I enjoyed reading it and for a book written in 1950 it reads really easily and quite informal for the era. The book is basically conversations and observations that Freda has had on her travels around the Cotswold's talking about the three main trades as she sees it; the mason, the Carpenter and the smith (her holy trinity). The people she meets in the book are all passionate about their trades and all long to see a future in them but worry about the lack of "Young willing lads" to pass their knowledge onto and the need for certain jobs. It concentrates on these trades in villages and rural areas and in conjunction with farming in particular (farming seeming much more important after the war than it does now).
Its weird reading it from a perspective where the writer thinks that a carpenter and blacksmith will be essential for the future of farming and in turn the country as a whole so that we can support ourselves. Comments about welding only really being for light repairs and wooden hurdles being essential for sheep farming (metal one being no good) being quite nice to read (if only I could have lived then!).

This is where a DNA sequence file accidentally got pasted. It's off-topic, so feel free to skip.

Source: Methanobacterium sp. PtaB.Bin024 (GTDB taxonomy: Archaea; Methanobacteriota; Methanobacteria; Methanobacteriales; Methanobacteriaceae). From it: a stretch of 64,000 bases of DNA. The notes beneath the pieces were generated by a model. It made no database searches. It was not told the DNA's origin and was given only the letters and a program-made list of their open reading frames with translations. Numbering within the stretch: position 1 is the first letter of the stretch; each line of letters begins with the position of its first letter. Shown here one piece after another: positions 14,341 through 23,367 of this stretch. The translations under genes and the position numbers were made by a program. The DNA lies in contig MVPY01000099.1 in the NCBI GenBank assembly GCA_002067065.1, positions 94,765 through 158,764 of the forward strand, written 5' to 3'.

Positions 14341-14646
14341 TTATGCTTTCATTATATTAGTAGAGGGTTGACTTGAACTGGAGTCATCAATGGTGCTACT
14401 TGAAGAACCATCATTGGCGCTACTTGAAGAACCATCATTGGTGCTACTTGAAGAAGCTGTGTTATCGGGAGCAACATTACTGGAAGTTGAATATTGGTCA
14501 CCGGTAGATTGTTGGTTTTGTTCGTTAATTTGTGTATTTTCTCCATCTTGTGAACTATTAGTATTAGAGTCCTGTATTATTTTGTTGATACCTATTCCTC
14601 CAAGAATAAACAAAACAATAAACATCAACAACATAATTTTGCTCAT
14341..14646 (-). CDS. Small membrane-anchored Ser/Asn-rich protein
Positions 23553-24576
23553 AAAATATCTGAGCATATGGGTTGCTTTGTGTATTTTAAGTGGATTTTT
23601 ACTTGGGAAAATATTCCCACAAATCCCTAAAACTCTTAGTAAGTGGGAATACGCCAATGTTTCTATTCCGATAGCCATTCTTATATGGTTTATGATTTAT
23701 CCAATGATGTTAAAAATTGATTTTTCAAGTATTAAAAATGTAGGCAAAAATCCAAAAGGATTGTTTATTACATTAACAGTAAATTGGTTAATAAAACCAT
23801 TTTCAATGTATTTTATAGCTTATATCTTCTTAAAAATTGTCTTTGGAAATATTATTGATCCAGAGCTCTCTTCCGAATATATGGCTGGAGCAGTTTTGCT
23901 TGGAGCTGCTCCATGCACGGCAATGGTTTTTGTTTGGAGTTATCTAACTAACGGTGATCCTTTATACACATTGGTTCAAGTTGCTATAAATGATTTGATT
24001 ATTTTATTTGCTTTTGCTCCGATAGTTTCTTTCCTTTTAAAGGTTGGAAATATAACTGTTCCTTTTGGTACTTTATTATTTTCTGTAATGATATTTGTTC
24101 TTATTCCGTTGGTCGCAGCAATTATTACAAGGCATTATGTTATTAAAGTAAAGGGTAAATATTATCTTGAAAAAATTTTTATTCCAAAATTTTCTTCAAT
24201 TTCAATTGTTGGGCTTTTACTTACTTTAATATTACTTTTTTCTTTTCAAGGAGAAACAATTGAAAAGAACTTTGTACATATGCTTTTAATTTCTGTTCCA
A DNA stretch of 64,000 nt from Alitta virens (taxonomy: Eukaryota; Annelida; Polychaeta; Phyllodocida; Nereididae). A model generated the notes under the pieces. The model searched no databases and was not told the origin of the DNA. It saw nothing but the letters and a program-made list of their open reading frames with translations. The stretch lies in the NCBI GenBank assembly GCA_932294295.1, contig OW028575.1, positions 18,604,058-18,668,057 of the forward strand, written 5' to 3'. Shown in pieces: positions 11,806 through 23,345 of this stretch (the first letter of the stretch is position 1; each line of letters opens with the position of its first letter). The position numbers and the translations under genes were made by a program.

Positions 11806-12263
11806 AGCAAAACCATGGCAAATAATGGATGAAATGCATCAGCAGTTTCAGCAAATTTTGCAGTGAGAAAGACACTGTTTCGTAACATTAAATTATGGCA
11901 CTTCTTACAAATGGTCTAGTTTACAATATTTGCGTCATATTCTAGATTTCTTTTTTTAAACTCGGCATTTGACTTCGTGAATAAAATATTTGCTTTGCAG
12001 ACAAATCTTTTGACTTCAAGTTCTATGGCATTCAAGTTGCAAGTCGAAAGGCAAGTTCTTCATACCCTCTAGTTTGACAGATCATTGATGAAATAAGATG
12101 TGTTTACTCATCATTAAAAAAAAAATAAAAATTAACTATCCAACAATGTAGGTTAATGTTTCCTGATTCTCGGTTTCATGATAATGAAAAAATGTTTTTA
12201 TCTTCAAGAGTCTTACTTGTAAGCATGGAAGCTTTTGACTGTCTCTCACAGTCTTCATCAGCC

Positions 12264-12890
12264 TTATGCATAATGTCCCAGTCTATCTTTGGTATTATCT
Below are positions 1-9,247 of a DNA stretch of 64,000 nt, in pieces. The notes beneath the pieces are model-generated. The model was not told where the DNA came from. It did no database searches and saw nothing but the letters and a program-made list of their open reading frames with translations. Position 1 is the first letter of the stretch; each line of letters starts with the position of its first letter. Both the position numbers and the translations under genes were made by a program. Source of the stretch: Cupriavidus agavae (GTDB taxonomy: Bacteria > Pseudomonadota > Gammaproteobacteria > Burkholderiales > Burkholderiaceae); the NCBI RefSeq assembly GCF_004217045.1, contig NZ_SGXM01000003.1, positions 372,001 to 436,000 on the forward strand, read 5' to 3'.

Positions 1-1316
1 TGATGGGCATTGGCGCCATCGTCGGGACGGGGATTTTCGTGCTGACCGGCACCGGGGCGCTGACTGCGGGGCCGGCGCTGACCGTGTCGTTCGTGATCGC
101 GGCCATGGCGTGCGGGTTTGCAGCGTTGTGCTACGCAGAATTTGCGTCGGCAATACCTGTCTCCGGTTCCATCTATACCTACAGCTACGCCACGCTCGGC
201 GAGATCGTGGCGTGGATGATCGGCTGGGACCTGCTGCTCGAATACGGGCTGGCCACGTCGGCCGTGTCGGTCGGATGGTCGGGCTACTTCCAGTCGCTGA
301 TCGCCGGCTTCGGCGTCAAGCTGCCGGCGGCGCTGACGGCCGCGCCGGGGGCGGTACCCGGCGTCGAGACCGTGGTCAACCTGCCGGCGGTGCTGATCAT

The book is split into three sections each dealing with a trade and describing some of their tools and some of their jobs (there are drawings as well). The book also talks about the new (at the time) government training centres for people coming out of the army (even a 9 month course on hurdle making). The section on the carpenter is a little light in content but still makes an interesting read, the section on the mason and smith seem to read much better with a bit more detail.
In all I really enjoyed this book and although its hardly "The Village Carpenter" (Which I think I've read about 6 times now) its a great look back at the past and good to see that even then people were worried about the disappearance of our rural crafts and the altering of village life in general. Also a nice song about a carpenter in there!